Wall-to-lumen ratio of retinal arterioles is related with urinary albumin excretion and altered vascular reactivity to infusion of the nitric oxide synthase inhibitor N-monomethyl-L-arginine


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Abstract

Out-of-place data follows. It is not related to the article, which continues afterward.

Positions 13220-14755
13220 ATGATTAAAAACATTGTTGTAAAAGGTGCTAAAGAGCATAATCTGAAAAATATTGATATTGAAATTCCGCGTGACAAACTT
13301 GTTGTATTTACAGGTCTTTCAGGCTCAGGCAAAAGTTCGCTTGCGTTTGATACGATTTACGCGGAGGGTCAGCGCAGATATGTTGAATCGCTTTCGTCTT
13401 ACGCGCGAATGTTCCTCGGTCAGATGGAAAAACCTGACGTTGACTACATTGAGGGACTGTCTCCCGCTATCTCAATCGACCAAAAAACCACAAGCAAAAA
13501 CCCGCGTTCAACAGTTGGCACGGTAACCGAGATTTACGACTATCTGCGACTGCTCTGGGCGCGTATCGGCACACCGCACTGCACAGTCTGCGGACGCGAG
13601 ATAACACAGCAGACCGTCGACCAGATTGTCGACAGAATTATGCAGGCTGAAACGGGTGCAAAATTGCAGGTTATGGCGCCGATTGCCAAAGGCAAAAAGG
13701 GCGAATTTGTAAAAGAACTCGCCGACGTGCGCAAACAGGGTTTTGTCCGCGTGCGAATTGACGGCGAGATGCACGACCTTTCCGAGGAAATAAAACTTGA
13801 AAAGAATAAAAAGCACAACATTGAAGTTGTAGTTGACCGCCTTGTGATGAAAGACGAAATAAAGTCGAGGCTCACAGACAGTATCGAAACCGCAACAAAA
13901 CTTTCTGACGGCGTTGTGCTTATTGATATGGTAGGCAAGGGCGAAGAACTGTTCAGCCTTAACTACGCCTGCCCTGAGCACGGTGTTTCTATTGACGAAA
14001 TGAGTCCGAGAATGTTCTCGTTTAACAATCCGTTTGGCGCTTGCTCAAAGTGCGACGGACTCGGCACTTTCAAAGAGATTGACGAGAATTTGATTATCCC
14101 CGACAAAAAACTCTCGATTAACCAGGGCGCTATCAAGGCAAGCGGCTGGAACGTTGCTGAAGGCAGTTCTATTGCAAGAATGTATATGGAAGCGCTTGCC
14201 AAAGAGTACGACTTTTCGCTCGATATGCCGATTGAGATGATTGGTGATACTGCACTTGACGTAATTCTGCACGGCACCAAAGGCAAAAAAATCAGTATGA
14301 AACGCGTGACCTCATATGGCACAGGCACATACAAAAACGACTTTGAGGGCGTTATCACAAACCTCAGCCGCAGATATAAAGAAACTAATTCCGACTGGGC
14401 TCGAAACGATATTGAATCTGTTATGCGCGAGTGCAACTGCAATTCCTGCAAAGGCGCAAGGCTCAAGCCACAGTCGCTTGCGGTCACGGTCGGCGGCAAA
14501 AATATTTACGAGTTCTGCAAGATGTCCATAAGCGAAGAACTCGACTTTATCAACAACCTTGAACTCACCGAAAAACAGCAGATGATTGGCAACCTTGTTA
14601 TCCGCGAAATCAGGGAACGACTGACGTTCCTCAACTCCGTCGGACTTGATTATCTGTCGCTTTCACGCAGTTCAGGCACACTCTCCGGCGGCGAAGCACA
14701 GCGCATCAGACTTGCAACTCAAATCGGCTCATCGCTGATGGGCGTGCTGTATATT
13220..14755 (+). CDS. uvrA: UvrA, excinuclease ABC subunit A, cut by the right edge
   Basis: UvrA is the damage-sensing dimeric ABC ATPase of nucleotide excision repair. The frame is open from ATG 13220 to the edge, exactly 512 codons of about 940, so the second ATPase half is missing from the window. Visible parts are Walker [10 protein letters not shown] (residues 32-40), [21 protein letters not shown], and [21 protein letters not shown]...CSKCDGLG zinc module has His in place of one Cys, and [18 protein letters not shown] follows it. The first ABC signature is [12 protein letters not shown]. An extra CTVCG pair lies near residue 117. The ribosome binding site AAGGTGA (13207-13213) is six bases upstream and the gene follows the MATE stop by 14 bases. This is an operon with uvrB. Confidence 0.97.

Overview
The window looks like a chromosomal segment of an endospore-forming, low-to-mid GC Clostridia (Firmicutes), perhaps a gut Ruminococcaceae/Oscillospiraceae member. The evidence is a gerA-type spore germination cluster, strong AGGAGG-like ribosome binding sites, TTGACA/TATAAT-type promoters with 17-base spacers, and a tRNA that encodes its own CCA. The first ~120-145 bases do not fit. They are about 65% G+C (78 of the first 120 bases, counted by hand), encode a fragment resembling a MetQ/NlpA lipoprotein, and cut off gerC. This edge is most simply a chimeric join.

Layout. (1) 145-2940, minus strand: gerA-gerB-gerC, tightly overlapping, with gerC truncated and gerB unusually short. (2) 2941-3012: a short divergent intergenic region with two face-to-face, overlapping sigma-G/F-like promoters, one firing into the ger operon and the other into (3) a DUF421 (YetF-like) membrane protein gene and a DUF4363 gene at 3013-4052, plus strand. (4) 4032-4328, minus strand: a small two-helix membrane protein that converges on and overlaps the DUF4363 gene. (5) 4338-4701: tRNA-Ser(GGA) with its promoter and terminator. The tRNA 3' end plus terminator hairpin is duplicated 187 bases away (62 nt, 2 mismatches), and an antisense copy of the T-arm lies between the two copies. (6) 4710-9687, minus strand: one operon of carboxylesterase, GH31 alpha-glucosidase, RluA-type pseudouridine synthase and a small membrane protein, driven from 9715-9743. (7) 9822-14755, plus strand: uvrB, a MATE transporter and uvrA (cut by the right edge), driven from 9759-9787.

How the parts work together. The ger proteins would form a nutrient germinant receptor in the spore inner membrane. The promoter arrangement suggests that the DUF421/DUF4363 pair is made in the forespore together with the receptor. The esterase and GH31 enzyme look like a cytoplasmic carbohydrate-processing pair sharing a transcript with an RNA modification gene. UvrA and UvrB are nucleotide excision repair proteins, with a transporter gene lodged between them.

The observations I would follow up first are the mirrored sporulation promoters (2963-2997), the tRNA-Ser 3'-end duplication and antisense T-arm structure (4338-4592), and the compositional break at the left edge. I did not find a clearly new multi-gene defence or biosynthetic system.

ObjectiveWe hypothesized that wall-to-lumen ratio (WLR) of retinal arterioles might serve as an in-vivo parameter of vascular damage. To test this hypothesis we examined whether WLR of retinal arterioles is related with increased urinary albumin excretion and altered vascular reactivity to infusion of the nitric oxide synthase inhibitor N-monomethyl-L-arginine (L-NMMA).MethodsThirty-nine never-treated male patients aged 18–65 years with a body mass index at least 25 kg/m2 and without diabetes mellitus or secondary or stage 3 arterial hypertension were examined. WLR of retinal arterioles was assessed using scanning laser Doppler flowmetry. Urinary albumin-to-creatinine ratio (UACR) was measured from first morning spot urine. Vascular reactivity was measured by the change of aortic augmentation index (aAIx) to infusion of L-NMMA.ResultsUACR was related with WLR of retinal arterioles (r = 0.352, P = 0.032). In response to L-NMMA infusion aAIx increased (from 10.7 ± 11 to 19.7 ± 11%, P < 0.001). The change of aAIx to L-NMMA infusion was inversely related with WLR of retinal arterioles (r = −0.462, P = 0.003) even after adjustment for changes of hemodynamic parameters to L-NMMA infusion (partial r = −0.475, P = 0.005). The relationships of UACR and the change of aAIx to L-NMMA infusion with WLR of retinal arterioles were found to be independently of other cardiovascular risk factors (ß = 0.386, P = 0.006; ß = −0.369, P = 0.004, respectively) in multiple regression analyses with separate models for both parameters.ConclusionIncreased WLR of retinal arterioles may thus serve as an in-vivo marker of vascular damage.

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